If you’re looking for work in more than one “skill category,” then you have to set up separate profiles for each.  For example, if you have signed up in the Business Consulting category, you can not apply for jobs listed in the Engineering category.  Of course, each skill category is going to cost you, and the price varies for each. 

The process of working through Guru.com goes something like this: 

  1. The employer lists the work needed to be done
  2. You review the job listings and determine which you can do
  3. You submit a bid on the job based on the entire project and/or an hourly fee
  4. The employer reviews the bids and awards the job to the winner
  5. You accept the job officially on the site
  6. The two of you communicate during the process, usually through Guru.com’s Discussion Board
  7. Once the work is done, you submit an invoice through Guru.com
  8. The employer pays the invoice through Guru, and the money is put into your account
  9. Both you and the employer are asked to rate one another after the payment has been made


If you have some time today, go ahead and check out Guru.com and see what types of jobs they have listed in your skill category.  Again, I wouldn’t necessarily rush into signing up, since we’ll be giving you a lot more information in the next couple of days; but seeing that there really is paying work out there might be just the inspiration you needed to get excited about your freelancing business. 

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  • Freelance Inspiration
  • Using Guru.com for Your Freelance Business
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    On October 1st, 2007 at 9:44 pm, holli jo said:


    Thanks for the guru run-down. I was going to look into guru myself - I wasn’t aware that it was one you pay to be a member of.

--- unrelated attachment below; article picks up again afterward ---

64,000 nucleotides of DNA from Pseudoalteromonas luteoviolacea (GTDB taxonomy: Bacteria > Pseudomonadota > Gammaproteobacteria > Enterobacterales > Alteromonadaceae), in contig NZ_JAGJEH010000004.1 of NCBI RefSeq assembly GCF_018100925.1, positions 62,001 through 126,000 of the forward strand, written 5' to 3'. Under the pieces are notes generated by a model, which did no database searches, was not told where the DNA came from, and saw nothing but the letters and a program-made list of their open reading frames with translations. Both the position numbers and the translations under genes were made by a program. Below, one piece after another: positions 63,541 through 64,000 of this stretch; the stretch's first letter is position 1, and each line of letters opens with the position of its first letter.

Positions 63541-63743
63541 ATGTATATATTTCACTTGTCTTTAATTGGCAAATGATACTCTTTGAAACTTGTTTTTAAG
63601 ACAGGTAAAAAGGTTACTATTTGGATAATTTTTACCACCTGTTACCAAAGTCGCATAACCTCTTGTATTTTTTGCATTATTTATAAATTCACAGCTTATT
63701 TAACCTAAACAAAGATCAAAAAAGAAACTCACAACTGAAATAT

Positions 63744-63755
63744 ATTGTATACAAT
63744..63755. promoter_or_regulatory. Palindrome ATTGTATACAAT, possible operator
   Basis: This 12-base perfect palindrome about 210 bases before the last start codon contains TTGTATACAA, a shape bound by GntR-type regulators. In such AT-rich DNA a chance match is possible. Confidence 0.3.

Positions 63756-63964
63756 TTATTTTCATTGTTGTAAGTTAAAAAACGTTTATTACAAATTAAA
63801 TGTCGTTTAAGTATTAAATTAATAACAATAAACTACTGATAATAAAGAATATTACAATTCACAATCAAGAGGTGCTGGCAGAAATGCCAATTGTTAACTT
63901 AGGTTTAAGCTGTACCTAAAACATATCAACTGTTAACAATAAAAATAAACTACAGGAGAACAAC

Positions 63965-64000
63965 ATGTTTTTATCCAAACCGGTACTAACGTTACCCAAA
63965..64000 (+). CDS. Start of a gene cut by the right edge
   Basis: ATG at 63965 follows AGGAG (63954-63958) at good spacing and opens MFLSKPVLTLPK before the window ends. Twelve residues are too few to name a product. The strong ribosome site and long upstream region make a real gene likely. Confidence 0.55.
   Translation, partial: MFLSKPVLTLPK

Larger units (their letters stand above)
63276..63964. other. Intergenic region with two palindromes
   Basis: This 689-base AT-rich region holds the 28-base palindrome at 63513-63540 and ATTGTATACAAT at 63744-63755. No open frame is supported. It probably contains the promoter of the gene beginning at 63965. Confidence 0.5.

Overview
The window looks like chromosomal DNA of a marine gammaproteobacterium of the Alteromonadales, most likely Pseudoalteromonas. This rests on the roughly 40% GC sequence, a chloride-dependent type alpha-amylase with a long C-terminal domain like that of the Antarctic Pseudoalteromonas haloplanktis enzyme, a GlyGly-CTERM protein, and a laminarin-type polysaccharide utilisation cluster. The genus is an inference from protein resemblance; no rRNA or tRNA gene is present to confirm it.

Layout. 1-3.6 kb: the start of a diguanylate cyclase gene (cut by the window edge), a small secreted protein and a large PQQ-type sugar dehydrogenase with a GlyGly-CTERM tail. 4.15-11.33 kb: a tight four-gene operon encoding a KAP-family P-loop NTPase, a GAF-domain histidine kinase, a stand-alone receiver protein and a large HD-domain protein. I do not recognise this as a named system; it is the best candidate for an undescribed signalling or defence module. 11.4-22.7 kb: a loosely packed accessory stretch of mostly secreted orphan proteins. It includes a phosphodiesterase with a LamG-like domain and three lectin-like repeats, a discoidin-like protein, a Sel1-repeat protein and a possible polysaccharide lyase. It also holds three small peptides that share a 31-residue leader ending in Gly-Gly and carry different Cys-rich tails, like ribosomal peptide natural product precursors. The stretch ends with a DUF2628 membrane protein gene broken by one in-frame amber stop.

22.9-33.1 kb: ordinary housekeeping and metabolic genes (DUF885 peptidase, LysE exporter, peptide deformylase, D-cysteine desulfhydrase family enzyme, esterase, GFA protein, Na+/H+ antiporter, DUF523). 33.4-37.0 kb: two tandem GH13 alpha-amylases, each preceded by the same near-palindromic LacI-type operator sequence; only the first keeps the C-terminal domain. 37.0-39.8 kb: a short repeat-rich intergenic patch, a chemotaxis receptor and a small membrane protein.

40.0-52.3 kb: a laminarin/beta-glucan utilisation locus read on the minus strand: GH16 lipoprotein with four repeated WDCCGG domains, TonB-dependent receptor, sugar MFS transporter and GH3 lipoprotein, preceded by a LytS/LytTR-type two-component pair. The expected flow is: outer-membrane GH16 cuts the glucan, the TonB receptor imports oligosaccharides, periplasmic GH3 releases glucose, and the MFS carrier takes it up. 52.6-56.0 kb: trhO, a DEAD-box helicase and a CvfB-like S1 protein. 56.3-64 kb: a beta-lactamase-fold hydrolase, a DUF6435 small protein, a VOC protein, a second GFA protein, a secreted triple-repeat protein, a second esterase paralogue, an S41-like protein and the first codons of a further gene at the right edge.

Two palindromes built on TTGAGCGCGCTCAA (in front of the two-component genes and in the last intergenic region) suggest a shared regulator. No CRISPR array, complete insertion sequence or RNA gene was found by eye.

Finding the first freelance job is soooo hard. I’ve been at it for weeks (I also didn’t have many writing samples to show.) I finally landed my first job last week, and you can imagine how completely ecstatic I was!

    Anyway, I can’t wait to hear some of the other resources you’ve used. Thanks for sharing!

    On October 2nd, 2007 at 12:01 am, Lorna Doone Brewer said:

    holli jo - I have A LOT more to say about Guru this week, so stay tuned.

    On October 2nd, 2007 at 10:54 am, Laura said:

    I’ve used Guru.com in the past, and even gotten work from there. It is possible to find some good projects there.

    My only word of caution would be to be cautious about the scope of the work that you agree to do for the amount of money agreed upon. (This is true of any bidding site.)

    On October 2nd, 2007 at 12:34 pm, Derek said:

    Lorna, I’m looking forward to this series and you’ve started out on a great path with this explanation of how you have used Guru.

    Guru is new to me but I will certainly be browsing around to check out what I can.

    On October 2nd, 2007 at 1:37 pm, Lorna Doone Brewer said:

    Laura - Yeah, I mention in Wednesday’s post about how sometimes you can over-commit.

    Derek - I think it’s worth taking a look.

    Mentions on other sites...

    1. Using Guru.com for Your Freelance Business | Freelance Parent on October 2nd, 2007 at 1:54 pm
    2. The Good, the Bad, and the Ugly of Guru.com | Freelance Parent on October 3rd, 2007 at 2:39 pm